According to Herrera, COSCA has “represented the University in the coordination and collaboration with external non-partisan networks” pursuing similar goals and agendas in the run-up to the approaching elections. This includes coordinating with the National Capital Region Advocacy Committee of the Catholic Educational Association of the Philippines, the Eleksyon 2022 Koalisyon, Task Force Eleksyon, and Edu 2022. With this, best practices were shared among participating organizations and institutions, and voter education initiatives reached a larger audience. 

“Partnerships with Bawat Isa Mahalaga, Rappler, GMA, PPCRV, [and] National Citizens’ Movement for Free Elections are also being formed not just for voter education but also for election volunteering opportunities for Lasallians,” Herrera adds.

Lessons from 2019

While CONIC and BLSP’s initiatives in choosing the right leaders are nothing new, lessons were learned from the 2019 senatorial elections when none of the opposition candidates earned a seat in the Senate. 

Despite most youths favoring the said candidates, Herrera believes that those did not become votes, as a significant portion of the DLSU community’s population was unregistered.

In response, the organization launched satellite voter registration in coordination with the USG and the Commission on Elections last September 2019. Despite its cancellation last year, they remain committed to encouraging students to join in voter registration, which ended last October 30. 

He also reiterates that CONIC and BLSP will remain non-partisan to candidates but biased to the principles and values that form the Lasallian identity, such as upholding democracy, human rights, and dignity. “CONIC will definitely not campaign for any party or candidate but will be providing spaces of dialogue and support materials that can empower the intention of voters to choose leaders that represent their own values and aspirations,” Herrera emphasizes.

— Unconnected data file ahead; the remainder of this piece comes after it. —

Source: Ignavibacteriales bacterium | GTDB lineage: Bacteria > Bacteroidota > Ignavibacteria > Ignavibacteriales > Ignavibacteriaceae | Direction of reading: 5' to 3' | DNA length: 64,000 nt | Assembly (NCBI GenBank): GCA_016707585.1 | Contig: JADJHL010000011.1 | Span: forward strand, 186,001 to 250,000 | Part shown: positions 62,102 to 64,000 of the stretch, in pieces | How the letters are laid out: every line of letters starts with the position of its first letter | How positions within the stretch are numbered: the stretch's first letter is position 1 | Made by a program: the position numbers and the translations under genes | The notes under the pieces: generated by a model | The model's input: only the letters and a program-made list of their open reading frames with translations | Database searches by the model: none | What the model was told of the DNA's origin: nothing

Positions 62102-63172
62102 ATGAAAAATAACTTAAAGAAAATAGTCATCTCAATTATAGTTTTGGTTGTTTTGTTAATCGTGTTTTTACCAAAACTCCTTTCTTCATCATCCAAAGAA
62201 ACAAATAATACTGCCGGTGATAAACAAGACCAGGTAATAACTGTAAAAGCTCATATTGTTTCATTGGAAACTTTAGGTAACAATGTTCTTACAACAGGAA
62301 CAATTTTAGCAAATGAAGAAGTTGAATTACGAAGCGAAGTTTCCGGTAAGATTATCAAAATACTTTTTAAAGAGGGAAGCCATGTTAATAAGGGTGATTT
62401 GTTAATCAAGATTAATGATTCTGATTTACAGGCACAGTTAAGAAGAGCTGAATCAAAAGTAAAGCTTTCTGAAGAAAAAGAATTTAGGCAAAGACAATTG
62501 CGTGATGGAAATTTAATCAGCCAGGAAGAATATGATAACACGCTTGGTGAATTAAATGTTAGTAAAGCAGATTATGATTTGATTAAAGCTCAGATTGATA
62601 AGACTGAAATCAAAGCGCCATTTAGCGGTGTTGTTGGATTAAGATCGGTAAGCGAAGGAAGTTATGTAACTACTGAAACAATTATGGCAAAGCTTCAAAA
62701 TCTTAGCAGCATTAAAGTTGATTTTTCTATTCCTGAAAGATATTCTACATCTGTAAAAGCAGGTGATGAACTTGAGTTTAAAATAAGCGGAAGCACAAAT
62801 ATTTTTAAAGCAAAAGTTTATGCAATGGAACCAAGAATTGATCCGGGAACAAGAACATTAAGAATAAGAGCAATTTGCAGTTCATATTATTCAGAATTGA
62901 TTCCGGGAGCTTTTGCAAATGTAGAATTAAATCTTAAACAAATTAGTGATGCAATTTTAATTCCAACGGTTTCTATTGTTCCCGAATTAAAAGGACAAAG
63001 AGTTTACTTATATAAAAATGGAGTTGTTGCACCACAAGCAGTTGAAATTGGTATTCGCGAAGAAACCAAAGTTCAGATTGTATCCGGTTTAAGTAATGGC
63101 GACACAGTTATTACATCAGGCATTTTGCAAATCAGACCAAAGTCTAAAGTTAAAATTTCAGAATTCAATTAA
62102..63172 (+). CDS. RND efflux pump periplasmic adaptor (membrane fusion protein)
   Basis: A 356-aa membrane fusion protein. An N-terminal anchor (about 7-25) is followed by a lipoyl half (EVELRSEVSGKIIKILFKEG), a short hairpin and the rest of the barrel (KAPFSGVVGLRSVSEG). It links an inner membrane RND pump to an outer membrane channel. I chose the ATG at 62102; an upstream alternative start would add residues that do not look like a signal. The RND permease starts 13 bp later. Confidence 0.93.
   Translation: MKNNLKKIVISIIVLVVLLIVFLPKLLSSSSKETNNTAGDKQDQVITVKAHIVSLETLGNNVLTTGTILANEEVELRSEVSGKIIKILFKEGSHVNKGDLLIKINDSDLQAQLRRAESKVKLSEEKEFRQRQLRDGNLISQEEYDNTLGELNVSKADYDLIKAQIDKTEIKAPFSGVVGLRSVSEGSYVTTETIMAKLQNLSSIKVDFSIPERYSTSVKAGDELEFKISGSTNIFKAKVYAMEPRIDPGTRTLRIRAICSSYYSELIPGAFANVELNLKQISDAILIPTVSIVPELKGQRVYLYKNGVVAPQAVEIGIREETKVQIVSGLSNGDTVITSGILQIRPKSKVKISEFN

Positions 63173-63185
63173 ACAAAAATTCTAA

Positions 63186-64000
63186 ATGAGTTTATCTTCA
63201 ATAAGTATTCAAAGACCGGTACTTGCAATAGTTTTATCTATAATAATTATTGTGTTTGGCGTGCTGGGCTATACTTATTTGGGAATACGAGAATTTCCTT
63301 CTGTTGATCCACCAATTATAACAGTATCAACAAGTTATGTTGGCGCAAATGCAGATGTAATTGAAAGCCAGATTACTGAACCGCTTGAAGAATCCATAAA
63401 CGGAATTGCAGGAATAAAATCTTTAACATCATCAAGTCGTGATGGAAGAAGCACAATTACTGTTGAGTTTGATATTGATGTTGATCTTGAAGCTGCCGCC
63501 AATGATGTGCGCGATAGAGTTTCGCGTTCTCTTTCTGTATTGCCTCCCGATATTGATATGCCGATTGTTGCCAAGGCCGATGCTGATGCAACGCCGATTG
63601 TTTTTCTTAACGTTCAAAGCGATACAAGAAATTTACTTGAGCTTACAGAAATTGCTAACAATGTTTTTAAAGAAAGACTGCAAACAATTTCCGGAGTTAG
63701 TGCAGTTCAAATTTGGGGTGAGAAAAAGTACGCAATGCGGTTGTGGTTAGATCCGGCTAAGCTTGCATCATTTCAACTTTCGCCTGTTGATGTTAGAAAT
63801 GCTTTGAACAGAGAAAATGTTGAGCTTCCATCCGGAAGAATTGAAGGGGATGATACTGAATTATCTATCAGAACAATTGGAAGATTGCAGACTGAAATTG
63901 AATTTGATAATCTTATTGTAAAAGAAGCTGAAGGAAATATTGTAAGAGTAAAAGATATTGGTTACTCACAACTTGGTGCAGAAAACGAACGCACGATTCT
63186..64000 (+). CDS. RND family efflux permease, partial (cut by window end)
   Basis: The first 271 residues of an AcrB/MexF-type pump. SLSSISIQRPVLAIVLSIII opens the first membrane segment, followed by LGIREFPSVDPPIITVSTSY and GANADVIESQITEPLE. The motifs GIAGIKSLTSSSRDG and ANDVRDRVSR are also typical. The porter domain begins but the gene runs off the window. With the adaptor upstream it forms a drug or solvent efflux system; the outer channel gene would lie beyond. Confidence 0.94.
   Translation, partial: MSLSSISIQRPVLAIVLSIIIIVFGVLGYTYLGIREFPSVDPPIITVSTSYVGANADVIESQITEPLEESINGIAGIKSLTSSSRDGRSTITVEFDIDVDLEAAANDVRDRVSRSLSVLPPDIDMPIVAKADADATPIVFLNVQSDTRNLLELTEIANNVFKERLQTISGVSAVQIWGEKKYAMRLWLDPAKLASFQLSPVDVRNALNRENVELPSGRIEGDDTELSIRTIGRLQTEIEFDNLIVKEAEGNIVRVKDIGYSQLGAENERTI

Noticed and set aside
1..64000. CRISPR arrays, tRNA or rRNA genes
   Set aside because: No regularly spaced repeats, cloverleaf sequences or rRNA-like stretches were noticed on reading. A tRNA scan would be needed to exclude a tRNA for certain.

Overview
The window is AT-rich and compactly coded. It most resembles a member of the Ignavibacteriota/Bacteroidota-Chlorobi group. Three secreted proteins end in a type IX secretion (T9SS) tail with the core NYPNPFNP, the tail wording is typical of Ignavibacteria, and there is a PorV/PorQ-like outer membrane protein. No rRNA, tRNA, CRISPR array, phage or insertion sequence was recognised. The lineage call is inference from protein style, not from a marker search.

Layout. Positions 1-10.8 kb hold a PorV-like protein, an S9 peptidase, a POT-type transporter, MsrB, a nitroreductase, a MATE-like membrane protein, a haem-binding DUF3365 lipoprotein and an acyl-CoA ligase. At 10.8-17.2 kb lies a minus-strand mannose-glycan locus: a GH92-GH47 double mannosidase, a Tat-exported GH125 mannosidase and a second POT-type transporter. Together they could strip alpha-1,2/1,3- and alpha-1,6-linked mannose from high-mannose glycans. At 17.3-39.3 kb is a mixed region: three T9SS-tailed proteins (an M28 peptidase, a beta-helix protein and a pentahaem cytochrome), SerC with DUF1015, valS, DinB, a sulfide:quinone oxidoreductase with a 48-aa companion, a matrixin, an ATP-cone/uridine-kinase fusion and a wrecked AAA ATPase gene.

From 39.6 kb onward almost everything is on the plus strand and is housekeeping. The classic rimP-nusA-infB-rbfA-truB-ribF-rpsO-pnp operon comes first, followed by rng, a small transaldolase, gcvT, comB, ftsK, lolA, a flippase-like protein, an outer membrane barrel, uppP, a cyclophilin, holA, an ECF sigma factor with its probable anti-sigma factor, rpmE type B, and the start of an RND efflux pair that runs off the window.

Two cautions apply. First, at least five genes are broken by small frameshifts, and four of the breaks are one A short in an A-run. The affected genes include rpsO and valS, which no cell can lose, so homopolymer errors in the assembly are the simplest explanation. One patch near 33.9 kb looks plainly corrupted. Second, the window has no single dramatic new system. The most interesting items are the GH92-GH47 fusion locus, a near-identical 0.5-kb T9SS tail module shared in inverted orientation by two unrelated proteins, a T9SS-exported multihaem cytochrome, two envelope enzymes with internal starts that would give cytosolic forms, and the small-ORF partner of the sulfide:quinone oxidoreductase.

External players

In addition, 1Sambayan Lasalyano is also involved in fostering voters’ education and participation across the 16 De La Salle Philippines schools as it empowers others through “a holistic approach and empathetic perspective” on critical social issues, as mentioned by their spokesperson, Angelo Lescano. The group organized Dude, Pare, Change, a roundtable discussion last August 25, as part of their goal to bridge the various perspectives and differences across schools to form a shared vision and aspirations for the country.

However, 1Sambayan has been criticized for purely criticizing Duterte instead of focusing on the plans and platforms that they will be pursuing. Lescano explains that the group is against Duterte given the president’s overarching control over the different branches of government, undermining the integral checks and balances in democracy. “It has only been like that (being anti-Duterte) because we have been very critical of the administration,” he reasons. 

The organization will also have its own youth agenda, formed from consultations with different youth sectors to show what policies and legislation officials can pursue and prioritize in the name of advancing the youth’s interests. However, 1Sambayan Lasalyano faced setbacks when DLSU organizations turned down their requests for collaboration. Lescano expresses dismay and hopes that organizations can be more open to cooperation with political groups in the future to be more socially and politically active. 

It can be said that the youth are now taking an ever increasing role in ensuring that candidates who are fit to serve are indeed voted into office, especially after the 2019 senatorial elections and the youth’s dissatisfaction with the current administration. The fruits of these initiatives, however, will only be known once the final votes are tallied on May 2022.